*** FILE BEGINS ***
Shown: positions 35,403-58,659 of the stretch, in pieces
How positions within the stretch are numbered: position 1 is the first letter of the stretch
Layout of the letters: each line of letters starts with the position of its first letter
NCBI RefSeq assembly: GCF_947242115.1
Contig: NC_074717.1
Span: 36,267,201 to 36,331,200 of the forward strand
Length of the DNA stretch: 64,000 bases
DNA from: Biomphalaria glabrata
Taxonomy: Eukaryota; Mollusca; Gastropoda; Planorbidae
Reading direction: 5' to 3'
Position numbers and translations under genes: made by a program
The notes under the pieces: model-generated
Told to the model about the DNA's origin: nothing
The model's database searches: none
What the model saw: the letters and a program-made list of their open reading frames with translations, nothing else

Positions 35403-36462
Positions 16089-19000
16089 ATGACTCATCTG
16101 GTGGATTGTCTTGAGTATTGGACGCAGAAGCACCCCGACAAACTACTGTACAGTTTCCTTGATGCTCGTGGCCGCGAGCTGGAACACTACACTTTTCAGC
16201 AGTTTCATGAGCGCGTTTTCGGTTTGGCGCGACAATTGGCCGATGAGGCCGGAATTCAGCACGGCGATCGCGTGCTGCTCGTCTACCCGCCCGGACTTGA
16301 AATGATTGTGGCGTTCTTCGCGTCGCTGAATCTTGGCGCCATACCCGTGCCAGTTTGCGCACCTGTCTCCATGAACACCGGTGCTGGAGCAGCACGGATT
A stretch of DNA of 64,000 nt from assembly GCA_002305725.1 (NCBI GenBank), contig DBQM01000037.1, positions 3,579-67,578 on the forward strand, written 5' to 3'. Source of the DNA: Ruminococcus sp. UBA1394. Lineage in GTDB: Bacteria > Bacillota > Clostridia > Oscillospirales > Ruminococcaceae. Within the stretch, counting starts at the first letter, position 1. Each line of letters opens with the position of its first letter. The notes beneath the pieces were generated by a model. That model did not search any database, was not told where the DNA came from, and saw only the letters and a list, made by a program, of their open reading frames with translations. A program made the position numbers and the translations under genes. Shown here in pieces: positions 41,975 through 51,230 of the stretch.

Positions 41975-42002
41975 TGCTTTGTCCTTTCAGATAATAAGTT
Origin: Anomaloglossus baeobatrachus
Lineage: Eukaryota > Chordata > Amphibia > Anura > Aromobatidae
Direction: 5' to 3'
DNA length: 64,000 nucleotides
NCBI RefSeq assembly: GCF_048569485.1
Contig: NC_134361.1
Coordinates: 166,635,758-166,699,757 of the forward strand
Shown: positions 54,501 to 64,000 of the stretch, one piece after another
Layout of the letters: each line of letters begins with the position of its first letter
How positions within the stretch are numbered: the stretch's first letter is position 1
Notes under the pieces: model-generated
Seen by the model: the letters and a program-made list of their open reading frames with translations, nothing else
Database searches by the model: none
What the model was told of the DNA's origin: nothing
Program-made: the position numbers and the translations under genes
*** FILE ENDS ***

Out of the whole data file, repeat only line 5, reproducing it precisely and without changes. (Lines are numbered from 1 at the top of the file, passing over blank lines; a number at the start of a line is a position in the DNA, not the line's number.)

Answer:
Contig: NC_074717.1